Of particular interest is the possibility we may be actually reverting or “retreating” back to a state we had passed through at least 40,000 years ago. If this hypothesis proves to be true, it would make our species truly unique.

But an even more astonishing possibility may be presenting itself, at the same time, according to the professor. The reason Kurtz has used a range of numbers is because he is strongly suggesting the possibility–admittedly tenuous right now–that we could be at the beginning stages of creating a new species, one that is related to us.

In a worldwide population of 6.8 billion people, the professor estimates, using his classification model, that possibly from one to two million individuals are consistently exhibiting a more highly developed internal gyroscope, thus the reason for a number in the range of 9.0.

The second principle is called the revelatory/egoism constraint. Simply stated, the essence of human character is a profound belief in magic, which can be interpreted as a deep-seated need for spirits and gods. It is virtually impossible for our species to see things as they are and not as they believe.

But, what Professor Kurtz is suggesting, is that a new species could be in the incipient stages of branching off from Homo sapiens; this new species is more willing to accept things as they actually are!

The revelatory/egoism constraint says that humans have a near pathological confusion between self and other. In other species this separation occurs at least by the time of puberty. At birth all species make no real distinction between self and other–or between wanting and getting–but they eventually outgrow this egocentric confusion. Not so for humankind.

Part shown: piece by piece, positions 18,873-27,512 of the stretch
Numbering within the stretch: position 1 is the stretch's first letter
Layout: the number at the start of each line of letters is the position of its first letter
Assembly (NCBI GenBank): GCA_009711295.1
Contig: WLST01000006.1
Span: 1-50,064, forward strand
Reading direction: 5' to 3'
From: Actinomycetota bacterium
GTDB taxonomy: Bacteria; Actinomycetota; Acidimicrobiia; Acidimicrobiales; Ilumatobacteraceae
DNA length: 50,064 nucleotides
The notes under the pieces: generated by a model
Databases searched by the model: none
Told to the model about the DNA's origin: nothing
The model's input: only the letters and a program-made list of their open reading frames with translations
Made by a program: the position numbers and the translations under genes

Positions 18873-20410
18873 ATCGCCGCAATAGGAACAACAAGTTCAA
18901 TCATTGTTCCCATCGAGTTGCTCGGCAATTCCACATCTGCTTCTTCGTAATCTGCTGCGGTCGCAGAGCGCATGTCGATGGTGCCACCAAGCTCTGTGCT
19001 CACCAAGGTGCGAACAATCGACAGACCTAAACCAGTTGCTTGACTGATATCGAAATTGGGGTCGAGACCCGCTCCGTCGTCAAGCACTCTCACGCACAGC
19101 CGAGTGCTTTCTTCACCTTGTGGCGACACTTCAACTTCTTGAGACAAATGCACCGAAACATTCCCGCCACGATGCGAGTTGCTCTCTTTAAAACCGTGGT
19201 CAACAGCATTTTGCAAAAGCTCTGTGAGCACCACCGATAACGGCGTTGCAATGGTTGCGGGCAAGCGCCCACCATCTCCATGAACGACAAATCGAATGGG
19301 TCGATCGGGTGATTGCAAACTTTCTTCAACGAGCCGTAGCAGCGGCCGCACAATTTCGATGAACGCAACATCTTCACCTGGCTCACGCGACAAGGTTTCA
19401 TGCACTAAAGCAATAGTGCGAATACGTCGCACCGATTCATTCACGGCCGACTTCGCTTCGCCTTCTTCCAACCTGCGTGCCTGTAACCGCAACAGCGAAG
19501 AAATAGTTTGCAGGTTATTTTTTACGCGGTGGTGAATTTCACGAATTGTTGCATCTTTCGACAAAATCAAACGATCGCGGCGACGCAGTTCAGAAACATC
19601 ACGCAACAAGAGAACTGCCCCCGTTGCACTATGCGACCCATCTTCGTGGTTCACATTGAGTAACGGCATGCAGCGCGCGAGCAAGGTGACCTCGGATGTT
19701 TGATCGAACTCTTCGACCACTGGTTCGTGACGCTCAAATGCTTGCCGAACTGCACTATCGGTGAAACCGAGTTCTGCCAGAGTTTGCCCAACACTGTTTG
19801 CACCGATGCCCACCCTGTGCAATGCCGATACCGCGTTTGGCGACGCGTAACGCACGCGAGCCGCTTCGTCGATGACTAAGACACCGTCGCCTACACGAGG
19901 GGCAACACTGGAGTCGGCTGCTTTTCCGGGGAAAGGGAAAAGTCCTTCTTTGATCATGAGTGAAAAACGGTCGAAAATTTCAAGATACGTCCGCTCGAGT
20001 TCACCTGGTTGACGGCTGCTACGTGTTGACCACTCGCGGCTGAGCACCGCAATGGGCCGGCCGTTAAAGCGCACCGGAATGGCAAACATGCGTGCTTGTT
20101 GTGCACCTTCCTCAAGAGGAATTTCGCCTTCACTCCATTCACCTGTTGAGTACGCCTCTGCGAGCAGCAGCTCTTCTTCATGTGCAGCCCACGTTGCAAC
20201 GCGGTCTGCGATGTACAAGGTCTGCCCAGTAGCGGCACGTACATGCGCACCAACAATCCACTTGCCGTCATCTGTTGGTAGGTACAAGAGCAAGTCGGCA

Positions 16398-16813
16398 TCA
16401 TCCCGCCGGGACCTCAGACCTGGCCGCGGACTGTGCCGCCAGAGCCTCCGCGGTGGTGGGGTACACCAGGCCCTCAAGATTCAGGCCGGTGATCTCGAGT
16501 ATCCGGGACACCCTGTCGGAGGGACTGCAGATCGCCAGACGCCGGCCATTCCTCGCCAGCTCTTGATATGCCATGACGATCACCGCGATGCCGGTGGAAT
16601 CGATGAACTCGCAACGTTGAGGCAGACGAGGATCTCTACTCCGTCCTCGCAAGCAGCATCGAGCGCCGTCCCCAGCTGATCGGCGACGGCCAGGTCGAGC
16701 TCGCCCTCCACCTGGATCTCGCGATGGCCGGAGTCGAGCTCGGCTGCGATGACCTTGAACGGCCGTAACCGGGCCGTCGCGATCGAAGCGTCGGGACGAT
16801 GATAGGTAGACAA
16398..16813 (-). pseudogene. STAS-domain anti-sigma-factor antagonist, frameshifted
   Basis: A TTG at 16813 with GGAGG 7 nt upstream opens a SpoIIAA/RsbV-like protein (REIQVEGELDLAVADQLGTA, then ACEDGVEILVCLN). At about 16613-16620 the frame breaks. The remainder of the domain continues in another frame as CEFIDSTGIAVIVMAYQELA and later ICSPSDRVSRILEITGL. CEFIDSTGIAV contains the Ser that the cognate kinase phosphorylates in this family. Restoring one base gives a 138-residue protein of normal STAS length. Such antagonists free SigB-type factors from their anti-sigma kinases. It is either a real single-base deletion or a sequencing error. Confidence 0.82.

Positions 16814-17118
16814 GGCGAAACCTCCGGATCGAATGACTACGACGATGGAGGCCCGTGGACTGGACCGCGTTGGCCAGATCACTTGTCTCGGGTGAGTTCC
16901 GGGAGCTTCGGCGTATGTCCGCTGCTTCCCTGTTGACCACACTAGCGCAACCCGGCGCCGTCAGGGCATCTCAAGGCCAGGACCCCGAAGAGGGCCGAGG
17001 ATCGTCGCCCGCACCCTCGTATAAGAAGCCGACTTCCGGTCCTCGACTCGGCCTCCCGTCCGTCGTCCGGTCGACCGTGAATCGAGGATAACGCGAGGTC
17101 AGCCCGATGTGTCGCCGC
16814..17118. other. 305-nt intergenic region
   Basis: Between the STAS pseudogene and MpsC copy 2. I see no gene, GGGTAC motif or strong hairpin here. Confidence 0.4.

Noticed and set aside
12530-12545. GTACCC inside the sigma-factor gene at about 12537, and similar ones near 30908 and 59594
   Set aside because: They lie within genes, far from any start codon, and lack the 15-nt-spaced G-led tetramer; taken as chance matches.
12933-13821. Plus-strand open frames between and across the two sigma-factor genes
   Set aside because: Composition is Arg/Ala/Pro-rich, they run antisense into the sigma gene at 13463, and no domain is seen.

Kurtz maintains that while “words” certainly influence behavior or can direct people to particular courses of action, words themselves possess no power whatsoever. Rational or objective thinking can only take place when humans are able to grasp the subjective nature of thinking. Thought has no “actual” power. You may hear voices emanating from the ether late at night, but whether or not those voices exist in the external world is another matter. (As an aside, Kurtz claims that the United States–among all developed nations–is currently showing the steepest negative rise in the revelatory/egoism constraint paradigm).

Allison Harper’s book Public Buffoonery, Welfare Capitalism, and the Political Process in America offers both an amusing and a serious commentary on the changing American politician and revelatory decision-making. It is worth reading, especially in light of Professor Kurtz’ contentions.

Finally, in an interview in Rypin, Poland two months ago, an American reporter with the respected Fox News Network, asked Professor Kurtz what one piece of advice he’d give to humankind. The quiet, soft-spoken professor hesitated for just a moment and then said to the young blonde reporter, “Look hard for pink elephants at dawn.” Before the confused Fox News reporter could ask for clarification, Professor Kurtz hobbled slowly up the steps of the zeppelin EMU and vanished inside.

Posted: March 15th, 2010
Categories: Written Word